Decisions based on fear and not fact will only hurt authors—and, in the long run, readers. We need statistics that make proper comparisons, such as comparing e-book sales to print sales on those titles that are available in both markets. Unknown authors who think that they can break into digital publishing and make it big have a lot of work ahead of them—just because you can keep more money from each book sold doesn’t mean it’s the right decision. Or the wrong decision. Because of the potential for entrepreneurs who have both talent and marketing sense, there will be success stories. It’s inevitable. And I think that’s great.


But none of that means death to print publishing. 8% of the reading public owns an ereader—and that is expected to double within the next six months. And those who own ereaders are more likely to read more books. But there are still a lot of people who state they will not be buying an ereader in the next year. According to Harris Interactive (which I hesitate to quote because it’s an opt-in poll of people who are online and thus not a cross-section of all readers) the two demographic groups least likely to own or buy an ereader in the next 6 months are the 65+ group and the 18-33 group. That these are people who are active online and not moving over to ereaders is significant—I only have my unscientific poll of my teenagers who, when I offered them an ereader, said, “Hell, no.” (And I have an iPad, so I’m not opposed to ereaders!)


Their reason? They spend so much time on the computer, they don’t want to read books on it or any electronic device. Their textbooks are on the computer. They have assignments on the computer. They text and facebook and chat on the computer. Is there going to be a small technology backlash in the younger generation? Maybe. Maybe not.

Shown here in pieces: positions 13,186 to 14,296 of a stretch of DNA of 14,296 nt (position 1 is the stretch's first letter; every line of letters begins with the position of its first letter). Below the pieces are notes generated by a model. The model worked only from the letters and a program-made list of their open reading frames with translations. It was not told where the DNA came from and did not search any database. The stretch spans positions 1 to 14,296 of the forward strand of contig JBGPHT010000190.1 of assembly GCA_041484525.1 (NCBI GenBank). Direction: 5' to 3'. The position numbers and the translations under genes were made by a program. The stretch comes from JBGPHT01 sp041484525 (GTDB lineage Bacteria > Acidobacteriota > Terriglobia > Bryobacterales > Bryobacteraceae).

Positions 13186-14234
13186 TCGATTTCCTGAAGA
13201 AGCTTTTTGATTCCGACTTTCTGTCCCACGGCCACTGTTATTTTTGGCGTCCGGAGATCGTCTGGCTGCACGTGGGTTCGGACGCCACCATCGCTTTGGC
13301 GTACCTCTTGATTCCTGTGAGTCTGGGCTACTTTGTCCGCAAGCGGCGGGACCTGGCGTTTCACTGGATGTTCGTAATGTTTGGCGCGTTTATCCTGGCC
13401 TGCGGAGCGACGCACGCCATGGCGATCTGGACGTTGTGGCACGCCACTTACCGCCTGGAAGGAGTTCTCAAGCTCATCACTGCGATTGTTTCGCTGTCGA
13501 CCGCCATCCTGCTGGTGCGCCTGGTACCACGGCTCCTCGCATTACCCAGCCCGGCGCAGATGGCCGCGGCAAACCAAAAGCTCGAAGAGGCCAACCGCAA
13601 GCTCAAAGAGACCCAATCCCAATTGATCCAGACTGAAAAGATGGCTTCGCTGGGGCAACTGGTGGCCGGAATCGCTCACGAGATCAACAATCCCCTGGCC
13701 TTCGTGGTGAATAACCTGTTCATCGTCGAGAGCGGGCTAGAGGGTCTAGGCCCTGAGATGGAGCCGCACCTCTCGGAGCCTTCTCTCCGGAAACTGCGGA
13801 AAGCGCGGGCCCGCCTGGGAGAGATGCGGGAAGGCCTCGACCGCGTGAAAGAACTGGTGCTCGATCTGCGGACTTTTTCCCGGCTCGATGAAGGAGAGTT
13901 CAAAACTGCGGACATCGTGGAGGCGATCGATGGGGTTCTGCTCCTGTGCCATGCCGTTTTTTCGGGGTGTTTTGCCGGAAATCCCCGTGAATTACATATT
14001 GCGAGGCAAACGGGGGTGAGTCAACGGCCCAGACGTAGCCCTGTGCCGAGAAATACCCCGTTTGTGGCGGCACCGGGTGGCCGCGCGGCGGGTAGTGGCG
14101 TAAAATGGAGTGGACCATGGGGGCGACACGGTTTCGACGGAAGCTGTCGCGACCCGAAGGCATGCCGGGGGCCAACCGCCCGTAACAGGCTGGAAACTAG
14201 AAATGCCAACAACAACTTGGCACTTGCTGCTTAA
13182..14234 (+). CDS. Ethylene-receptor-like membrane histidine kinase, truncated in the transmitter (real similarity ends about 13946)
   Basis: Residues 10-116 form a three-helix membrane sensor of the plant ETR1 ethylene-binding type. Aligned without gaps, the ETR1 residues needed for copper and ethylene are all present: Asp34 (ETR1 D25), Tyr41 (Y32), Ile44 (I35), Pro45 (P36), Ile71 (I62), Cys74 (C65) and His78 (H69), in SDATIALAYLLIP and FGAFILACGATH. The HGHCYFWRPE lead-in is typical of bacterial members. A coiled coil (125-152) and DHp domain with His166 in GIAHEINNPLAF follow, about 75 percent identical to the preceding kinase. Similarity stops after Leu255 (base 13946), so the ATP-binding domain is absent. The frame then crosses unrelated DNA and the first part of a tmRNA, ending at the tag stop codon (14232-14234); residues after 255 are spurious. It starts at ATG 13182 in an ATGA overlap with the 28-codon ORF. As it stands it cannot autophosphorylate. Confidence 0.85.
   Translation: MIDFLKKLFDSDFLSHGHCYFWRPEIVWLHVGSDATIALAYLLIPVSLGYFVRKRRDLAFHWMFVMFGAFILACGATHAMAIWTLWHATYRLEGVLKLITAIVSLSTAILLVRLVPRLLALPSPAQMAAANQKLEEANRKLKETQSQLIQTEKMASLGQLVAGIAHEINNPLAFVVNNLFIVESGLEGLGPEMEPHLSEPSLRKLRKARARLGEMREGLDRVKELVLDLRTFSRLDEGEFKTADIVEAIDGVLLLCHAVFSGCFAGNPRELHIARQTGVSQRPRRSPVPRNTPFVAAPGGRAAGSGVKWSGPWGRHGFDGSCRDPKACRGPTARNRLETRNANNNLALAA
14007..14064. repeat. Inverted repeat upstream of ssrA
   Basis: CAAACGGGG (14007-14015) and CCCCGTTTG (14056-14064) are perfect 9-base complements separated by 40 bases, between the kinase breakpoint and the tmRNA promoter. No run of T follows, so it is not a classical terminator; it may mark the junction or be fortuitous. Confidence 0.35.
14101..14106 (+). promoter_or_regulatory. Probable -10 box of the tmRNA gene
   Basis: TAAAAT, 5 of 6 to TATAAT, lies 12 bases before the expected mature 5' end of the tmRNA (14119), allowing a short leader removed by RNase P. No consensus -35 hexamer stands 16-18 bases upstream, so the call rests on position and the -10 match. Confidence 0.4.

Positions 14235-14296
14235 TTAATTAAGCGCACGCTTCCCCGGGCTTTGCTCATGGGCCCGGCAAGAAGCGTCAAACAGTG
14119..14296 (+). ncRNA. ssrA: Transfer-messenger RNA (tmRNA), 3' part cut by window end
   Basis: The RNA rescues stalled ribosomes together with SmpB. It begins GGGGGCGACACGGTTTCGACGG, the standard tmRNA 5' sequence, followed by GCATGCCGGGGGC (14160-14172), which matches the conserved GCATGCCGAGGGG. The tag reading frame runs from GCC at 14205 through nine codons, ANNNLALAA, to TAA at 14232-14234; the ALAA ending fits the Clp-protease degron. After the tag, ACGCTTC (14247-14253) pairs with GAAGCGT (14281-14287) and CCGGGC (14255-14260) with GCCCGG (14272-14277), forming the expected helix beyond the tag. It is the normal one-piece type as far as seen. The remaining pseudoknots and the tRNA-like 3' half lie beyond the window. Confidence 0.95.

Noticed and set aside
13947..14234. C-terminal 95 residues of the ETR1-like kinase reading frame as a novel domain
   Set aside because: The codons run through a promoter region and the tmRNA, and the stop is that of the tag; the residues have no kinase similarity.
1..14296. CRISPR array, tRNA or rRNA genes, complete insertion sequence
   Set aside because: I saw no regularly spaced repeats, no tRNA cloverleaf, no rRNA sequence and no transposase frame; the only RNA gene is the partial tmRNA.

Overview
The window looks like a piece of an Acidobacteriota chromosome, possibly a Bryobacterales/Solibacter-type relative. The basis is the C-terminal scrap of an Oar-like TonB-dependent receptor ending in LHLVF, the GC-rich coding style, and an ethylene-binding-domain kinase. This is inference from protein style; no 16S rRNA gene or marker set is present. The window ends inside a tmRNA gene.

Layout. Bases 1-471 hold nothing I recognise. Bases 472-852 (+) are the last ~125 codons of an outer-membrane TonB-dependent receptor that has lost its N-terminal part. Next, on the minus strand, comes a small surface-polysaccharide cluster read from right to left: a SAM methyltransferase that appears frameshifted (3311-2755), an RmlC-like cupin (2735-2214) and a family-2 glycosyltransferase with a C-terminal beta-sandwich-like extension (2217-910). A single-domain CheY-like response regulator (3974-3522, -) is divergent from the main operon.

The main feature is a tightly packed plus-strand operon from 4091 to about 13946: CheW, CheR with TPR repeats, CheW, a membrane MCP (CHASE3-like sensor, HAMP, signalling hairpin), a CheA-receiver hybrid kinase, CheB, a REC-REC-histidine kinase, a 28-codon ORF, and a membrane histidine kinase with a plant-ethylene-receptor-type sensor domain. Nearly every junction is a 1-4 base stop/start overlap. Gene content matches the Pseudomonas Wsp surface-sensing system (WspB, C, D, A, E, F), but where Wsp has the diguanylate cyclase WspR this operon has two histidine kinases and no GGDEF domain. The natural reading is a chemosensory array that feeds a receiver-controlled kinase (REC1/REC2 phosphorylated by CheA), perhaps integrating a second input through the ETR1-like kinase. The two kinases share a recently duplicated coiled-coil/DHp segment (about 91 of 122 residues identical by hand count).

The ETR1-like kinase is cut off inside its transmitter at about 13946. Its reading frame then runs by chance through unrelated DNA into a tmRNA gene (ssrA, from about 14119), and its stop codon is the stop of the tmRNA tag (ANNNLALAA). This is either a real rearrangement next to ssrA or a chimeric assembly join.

But that’s the point—everything is changing so rapidly and data is incomplete. That’s why taking in the big picture and making smart, strategic decisions—both for authors and for publishers—is so important.


One experiment that my publisher is trying is releasing an exclusive electronic novella between the first two Lucy Kincaid books. Love Me To Death, the first Lucy Kincaid book, will be out on December 28, hopefully everywhere books are sold. Then on January 24, 2011, a novella Love Is Murder will be available everywhere electronic books are sold. Then Kiss Me, Kill Me, the second Lucy Kincaid book, will be out on February 22. I’m very interested in seeing the numbers—whether having an e-exclusive story increases e-sales of KMKM over LMTD, among other things.

Yesterday, my editor sent me two printed copies of Love Me To Death. When I opened the package, the same warm, happy feeling came over me that I had five years ago when I received the first two copies of my debut novel The Prey.


So to celebrate the pending publication of my fifteenth book—which happens to fall on the five year anniversary of the release of my debut novel—I’m giving away a set of my first trilogy: The Prey, The Hunt and The Kill. If the randomly chosen winner already has those books, I’ll send them any set of my trilogies that they want. In print—because I have the copies.


So tell me . . . have you converted to reading ebooks and if so, are you mostly reading books published exclusively as ebooks; ebooks that are also available in print; or a mixture of both?



73 thoughts on “How do you read?

  1. BJ Wanlund

    Currently, because the publishing business is in such a state of frenzy over the whole idea of having all their books, even long out of print titles, on an ebook repository such as the Kindle Store or the iBookstore, I am a "hybrid", which means a little bit of both, depending on the price and the convenience (or even availability in many instances because some titles are totally unavailable, even in the Kindle Store). Once all titles, whether they are out of print or not, finally make their way to the digital plane where they are as available on-demand as paper books (and I'd probably keep all of them as offline copies, which is why I like the iBookstore so much for that very reason), I will probably transition fully to ebooks to save not only shelf space, but also to have a nice repository of reading anything that I personally want to read, totally on demand. Bibliophiles like myself need to save some serious shelf space!


  2. Grace